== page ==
This book was not for me. I mean that in two ways. One: I didn’t really enjoy it and found myself aggravated by the characters and their actions. Two: I’m not at all the target audience of this book.
Kens takes place in some sort of alternate universe in a town called Willows where three high schoolers named Ken rule. They are almost identical, sculpted by the same plastic surgeon. They’re flamboyant, cruel, and gay. I don’t feel qualified to comment on their representation of gay teenagers except to say it isn’t a positive one. The Kens get what they want through sexual harassment, exploitation, and abuse. At one point they cause and encourage a national trend of suicides among gay teenagers.
The main character, Tommy Rawlins, is also gay. (In this alternate universe suburb it seems that most people are gay or pretending to be gay or want to be gay) and is taken by surprise when he is chosen to be the fourth Ken. He’s re-made by the same plastic surgeon in the Ken’s image but (of course) it’s not quite everything he dreamed it would be. There is also the mysterious new kid, Blaine, who wants to shake up the town of Willows.
As I said, I’m not the target audience here. This is a young adult book and its full of current references to technology and communication and internet. (Tumblr plays an important part.) I went to high school before anyone had cell phones and if you had a beeper it meant you were a drug dealer. Yet at the same time a lot of the media references felt dated. The book’s own blurb calls it a cross between The Heathers and Mean Girls. Those movies are from 1989 and 2004. The Heathers was a dated reference when I was in high school. There were others scattered throughout the novel as well. Do teenagers today even know the song “Barbie Girl”?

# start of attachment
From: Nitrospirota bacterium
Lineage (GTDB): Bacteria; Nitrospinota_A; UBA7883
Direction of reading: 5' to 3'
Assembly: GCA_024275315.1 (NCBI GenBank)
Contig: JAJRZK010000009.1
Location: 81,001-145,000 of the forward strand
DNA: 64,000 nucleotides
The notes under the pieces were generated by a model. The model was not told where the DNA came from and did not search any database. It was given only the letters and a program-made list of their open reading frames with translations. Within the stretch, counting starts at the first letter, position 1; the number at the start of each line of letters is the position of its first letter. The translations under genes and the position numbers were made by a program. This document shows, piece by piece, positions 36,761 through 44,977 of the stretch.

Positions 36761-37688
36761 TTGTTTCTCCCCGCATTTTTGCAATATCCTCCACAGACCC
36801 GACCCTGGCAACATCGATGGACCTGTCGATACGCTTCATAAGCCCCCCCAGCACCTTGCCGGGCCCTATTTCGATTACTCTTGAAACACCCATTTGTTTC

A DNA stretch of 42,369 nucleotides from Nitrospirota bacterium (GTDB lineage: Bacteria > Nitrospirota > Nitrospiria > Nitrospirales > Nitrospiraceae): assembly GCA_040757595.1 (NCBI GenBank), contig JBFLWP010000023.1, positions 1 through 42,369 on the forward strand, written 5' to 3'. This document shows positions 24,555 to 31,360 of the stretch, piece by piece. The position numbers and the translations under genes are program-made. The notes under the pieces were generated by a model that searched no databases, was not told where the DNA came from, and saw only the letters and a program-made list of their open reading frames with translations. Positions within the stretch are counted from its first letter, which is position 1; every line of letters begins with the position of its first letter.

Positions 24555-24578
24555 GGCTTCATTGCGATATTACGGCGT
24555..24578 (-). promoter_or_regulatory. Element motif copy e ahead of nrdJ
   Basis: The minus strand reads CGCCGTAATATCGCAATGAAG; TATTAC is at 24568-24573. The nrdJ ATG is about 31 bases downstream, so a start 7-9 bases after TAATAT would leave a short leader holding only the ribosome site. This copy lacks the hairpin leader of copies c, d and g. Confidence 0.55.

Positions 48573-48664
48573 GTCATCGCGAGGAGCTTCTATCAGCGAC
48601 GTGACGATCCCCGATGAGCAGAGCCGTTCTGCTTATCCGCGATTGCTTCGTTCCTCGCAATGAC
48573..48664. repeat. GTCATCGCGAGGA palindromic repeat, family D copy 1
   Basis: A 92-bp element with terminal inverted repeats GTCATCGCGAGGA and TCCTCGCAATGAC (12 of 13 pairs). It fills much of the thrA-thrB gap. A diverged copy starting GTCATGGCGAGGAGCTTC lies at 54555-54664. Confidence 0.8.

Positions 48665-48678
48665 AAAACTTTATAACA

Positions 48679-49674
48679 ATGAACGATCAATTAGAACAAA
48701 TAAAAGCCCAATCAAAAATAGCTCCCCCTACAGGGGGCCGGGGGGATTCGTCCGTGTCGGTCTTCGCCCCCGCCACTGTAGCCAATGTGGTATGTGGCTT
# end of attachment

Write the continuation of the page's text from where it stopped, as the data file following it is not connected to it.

Though maybe this is what Reid counted on. (He’s 28, I checked.) If you’ve seen The Heathers then you know exactly what happens in Kens. There are no surprises with Blaine’s character or the relationship between him and Tommy or what happens to the Kens. And so the book ends with a whimper, not a bang. I’m not sure what we’re supposed to have learned, if anything. Tommy isn’t particularly likeable or compelling. The Kens, who are supposed to have this unstoppable charisma and invoke insane desire in all who see them, don’t project that on paper and the whole thing just feels unbelievable.